Sending Your Child Back to School Safely
Many school districts are opening their doors to students again, whether in full or as part of a hybrid model. As we send students back to the classroom, there are simple steps you can take to better protect your children from viruses such as the flu and the coronavirus disease (COVID-19).
Discuss the importance of handwashing with your children before they go back to school.
Handwashing is one of the best ways to protect yourself against germs that may cause you to become sick. According to the Centers for Disease Control and Prevention (CDC), “Handwashing can prevent 1 in 3 diarrhea-related sicknesses and 1 in 5 respiratory infections, such as a cold or the flu.” (Centers for Disease Control and Prevention, 2020) Remind your children to wash their hands before eating snacks or lunches, after going to the restroom and after blowing their nose, coughing, or sneezing for at least 20 seconds. The CDC recommends the following steps:
- Wet your hands with water, and then apply soap.
- Lather your hands by rubbing them together with the soap. Make sure to reach all parts of your hands, including under your nails.
- Scrub your hands for at least 20 seconds. (Try singing the “Happy Birthday” song twice for a timer!)
- Rinse your hands.
- Dry your hands with a clean towel or air dry them.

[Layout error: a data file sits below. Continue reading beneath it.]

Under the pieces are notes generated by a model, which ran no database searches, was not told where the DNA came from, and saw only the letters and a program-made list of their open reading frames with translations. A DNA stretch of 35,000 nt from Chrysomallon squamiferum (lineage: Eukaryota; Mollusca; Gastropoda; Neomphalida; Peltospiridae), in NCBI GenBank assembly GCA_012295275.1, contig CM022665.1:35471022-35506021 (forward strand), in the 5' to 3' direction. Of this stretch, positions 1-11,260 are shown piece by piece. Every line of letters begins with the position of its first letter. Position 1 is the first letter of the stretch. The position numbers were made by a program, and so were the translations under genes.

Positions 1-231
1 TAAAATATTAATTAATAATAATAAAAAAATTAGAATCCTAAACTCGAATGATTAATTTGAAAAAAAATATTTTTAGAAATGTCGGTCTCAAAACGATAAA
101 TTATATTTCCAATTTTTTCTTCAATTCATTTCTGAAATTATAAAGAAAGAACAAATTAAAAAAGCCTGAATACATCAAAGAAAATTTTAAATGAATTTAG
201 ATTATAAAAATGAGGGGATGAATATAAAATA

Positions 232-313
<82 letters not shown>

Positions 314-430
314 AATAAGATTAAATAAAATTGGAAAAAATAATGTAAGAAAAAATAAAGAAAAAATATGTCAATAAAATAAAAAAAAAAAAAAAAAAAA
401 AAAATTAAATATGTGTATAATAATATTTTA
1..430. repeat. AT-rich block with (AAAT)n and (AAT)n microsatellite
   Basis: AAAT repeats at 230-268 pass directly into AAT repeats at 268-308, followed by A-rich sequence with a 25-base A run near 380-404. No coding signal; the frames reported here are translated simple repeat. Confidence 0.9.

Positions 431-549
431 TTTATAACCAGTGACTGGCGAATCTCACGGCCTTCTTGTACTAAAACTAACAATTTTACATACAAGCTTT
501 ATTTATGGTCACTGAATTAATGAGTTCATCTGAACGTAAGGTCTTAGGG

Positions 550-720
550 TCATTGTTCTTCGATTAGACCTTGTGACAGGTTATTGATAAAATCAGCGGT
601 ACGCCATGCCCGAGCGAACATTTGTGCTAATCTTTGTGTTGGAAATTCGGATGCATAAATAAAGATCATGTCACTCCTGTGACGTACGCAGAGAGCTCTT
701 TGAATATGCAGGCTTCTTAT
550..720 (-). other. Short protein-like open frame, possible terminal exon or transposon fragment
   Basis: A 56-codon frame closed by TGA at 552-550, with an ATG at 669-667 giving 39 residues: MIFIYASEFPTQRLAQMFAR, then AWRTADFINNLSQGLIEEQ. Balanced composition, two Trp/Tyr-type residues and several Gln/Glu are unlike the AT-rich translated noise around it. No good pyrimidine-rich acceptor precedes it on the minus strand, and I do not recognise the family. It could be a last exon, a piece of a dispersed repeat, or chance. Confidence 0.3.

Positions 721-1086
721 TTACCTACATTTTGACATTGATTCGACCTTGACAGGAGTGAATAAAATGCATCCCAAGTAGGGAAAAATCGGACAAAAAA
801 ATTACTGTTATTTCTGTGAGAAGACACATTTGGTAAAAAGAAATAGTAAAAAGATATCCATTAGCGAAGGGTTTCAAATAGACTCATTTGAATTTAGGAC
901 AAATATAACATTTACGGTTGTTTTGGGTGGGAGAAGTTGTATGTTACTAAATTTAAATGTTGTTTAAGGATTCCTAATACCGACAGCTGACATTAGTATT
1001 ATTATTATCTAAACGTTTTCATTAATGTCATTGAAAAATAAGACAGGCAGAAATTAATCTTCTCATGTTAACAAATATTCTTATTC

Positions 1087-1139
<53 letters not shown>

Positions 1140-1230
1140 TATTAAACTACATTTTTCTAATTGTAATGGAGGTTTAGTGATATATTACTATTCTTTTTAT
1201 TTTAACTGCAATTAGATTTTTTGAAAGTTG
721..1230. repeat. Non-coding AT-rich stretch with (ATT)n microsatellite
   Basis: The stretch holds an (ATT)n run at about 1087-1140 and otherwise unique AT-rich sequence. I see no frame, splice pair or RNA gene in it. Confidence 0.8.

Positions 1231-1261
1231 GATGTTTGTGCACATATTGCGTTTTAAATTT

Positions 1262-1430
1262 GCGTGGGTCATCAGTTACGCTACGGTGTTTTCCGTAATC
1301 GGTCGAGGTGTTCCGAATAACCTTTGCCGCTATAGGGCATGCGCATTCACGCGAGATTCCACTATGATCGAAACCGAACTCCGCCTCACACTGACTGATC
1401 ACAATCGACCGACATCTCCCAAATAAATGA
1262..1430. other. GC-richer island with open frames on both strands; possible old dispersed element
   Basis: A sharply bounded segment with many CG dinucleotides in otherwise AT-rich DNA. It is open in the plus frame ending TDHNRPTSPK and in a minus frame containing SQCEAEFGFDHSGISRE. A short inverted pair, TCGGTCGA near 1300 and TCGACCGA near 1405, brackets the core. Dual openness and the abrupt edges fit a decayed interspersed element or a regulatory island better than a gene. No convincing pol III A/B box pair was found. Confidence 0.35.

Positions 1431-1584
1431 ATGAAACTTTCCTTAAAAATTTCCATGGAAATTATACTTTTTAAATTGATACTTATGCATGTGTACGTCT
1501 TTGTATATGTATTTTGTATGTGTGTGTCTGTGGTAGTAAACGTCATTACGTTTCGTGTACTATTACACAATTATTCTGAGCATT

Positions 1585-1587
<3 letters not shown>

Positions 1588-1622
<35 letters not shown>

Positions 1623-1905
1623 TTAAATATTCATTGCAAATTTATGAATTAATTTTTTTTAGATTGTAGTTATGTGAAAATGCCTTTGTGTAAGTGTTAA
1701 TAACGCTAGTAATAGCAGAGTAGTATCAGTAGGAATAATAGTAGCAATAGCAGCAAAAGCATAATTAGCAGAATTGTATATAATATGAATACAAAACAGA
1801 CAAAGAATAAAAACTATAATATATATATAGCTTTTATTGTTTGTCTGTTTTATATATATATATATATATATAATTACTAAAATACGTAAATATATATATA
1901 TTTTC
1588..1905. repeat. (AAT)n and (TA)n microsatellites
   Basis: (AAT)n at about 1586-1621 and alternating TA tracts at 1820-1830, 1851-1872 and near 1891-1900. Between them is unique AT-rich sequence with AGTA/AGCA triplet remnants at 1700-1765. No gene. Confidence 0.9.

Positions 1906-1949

For times when soap and water are not available, encourage your children to use hand sanitizer.
Remind your children to avoid touching their face.
In between handwashes, kids are touching pencils, desks, blocks, you name it. These objects, seemingly innocuous enough, may still be covered in germs or respiratory droplets. To avoid passing these germs through mucous membranes such as the eyes, nose and mouth, help your children remember to not touch their face.
Schedule an annual flu shot for you and your children.
The flu vaccine helps prevent the spread of and severe sickness from the flu! Because the influenza virus mutates from season to season, the vaccine also changes every year to help bolster the body’s defenses against the new strains. Most people aged 6 months or older can safely receive the flu vaccine. If you have questions about the vaccine, reach out to your provider.
Encourage your children to wear their mask and social distance at school.
Many illnesses like the flu and COVID-19 spread though respiratory droplets in the air. These droplets spread when we talk, laugh, cough, sneeze, etcetera. Wearing a mask and social distancing adds another layer of protection between your body and these droplets. <
Keep your child home when they are sick.
Although the perfect attendance awards are hard to pass up, keeping your child home when is an effective measure to prevent the spread of illness within the school, potentially keeping other children safe.